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This Library book discussion group meets at noon on the fourth Wednesday of each month and is always open to new members. The group selects the books for discussion, which are available at the check-out desk during the month preceding the discussion. Volunteers from among the group lead the discussion, with background materials supplied by the librarian. Bring your own lunch or snack; the Library provides beverages.

Titles for upcoming months are:

November 22

X: a Novel

by Ilyasah Shabazz

X A NovelSelected by the Michigan Humanities Council at the 2017-18 Great Michigan Read.  “X:  A Novel is an engrossing tale of the arduous past of a civil rights leader, and a fine platform for engaging humanities programs and discussion across the state,” said Shelly Hendrick Kasprzycki, Executive Director.  The book explores the Michigan roots of Malcolm X, including the early life experiences, both good and bad, that molded him into one of the most prominent leaders of the twentieth century.  For more information visit:




December 27

Wuthering Heights

by Emily Bronte

Wuthering Heights1Originally published in 1847, Wuthering Heights is the only novel written by Emily Bronte - she published it under the pseudonym “Ellis Bell” before the age of 30, and died the following year.  If only Bronte could appreciate what a classic it has become.  However it was not an instant classic.  One review after the book’s initial publication noted, “It is a compound of vulgar depravity and unnatural horrors.”  If you have never read it and always meant to, now’s the time!  Maybe it’s an all-time favorite and you’d love to come discuss it?  Either way, it will be a great time to either visit or re-visit this true classic.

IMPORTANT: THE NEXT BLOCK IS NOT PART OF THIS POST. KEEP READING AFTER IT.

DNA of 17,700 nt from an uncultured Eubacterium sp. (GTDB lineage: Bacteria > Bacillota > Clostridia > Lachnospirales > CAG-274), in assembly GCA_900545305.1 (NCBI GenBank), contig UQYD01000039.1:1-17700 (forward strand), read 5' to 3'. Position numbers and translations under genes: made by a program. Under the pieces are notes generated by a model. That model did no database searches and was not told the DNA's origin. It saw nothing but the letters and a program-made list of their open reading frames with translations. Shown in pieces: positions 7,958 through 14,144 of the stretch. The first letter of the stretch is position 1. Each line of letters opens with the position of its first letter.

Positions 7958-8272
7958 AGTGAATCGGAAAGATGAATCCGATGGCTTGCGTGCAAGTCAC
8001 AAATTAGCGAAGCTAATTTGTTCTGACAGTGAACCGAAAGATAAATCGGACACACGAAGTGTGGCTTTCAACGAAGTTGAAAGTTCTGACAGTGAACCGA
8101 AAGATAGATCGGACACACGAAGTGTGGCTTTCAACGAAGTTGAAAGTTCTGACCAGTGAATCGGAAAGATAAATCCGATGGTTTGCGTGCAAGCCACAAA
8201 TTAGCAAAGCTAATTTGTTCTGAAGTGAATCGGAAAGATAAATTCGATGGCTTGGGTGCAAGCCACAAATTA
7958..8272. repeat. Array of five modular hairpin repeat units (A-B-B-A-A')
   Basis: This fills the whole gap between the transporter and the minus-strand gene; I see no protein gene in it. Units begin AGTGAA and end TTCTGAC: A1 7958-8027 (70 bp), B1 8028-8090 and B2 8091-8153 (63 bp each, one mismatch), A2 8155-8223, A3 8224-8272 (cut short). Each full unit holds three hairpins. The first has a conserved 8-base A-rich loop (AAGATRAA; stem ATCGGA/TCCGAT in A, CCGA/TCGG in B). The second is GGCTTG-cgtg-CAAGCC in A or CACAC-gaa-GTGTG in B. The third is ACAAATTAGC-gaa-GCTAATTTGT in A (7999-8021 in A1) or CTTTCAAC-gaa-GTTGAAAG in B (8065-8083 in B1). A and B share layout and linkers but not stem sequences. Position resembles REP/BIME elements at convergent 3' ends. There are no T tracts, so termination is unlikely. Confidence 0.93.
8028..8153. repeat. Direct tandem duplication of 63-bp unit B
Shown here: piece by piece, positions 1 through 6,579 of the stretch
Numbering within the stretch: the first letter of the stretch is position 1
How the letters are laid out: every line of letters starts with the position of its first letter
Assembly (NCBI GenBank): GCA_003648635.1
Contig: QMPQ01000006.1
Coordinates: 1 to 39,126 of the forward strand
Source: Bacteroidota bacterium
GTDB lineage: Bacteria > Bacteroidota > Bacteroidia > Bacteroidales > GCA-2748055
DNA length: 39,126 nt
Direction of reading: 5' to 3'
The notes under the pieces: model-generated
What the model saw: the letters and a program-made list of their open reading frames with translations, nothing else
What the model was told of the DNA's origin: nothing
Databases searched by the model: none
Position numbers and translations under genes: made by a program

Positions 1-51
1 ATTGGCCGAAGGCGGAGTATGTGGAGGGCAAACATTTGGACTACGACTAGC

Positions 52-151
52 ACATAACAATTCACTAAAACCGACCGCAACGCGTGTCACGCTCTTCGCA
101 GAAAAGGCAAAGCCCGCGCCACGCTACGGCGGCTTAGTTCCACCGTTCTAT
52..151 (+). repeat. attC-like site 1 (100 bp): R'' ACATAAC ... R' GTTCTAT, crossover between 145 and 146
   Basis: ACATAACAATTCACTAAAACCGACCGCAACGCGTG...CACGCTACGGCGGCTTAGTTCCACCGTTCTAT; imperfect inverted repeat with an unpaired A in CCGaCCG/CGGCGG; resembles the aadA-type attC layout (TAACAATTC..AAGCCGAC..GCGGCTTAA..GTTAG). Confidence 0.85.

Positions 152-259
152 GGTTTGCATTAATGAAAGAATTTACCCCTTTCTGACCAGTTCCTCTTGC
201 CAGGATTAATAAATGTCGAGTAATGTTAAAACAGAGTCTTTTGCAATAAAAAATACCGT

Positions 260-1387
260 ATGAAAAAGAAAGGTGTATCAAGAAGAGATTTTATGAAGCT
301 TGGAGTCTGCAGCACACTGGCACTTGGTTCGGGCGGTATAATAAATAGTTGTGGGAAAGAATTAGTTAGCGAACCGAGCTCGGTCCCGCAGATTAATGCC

January 24

Can't We Talk About Something More Pleasant?

by Roz Chast

Cant We Talk About Something More PeasantChast has rendered her time as an only child responsible for her aging parents into a graphic memoir that is equal parts gut-wrenching and hilarious. Using a blend of cartoons, family photos, and documents she tells an all-too-familiar story of the child becoming the adult in the relationship with elderly parents.  “[P]oignant and funny.... Despite the subject matter, the book is frequently hilarious...a homage that provides cathartic “you are not alone” support to those caring for aging parents.... [A] cartoon memoir to laugh and cry, and heal, with—Roz Chast’s masterpiece.” – Publisher’s Weekly (starred review)



February 28

News of the World

by Paulette Jiles

News of the WorldA unique western and a finalist for last year’s National Book Award, News of the World is truly a study of complex relationships that will make readers question their sense of right and wrong.  In 1870 young Johanna is being raised by the same Kiowa raiders who killed her parents and sister.  Captain Jefferson Kyle Kidd has been hired to deliver her to extended family in San Antonio after she is rescued from the Kiowa.  Johanna is uncivilized by Kidd’s standards, but the bond between them grows during their journey. “Lyrical and affecting, the novel succeeds in skirting clichés through its empathy and through the depth of its major characters.”  –Kirkus Reviews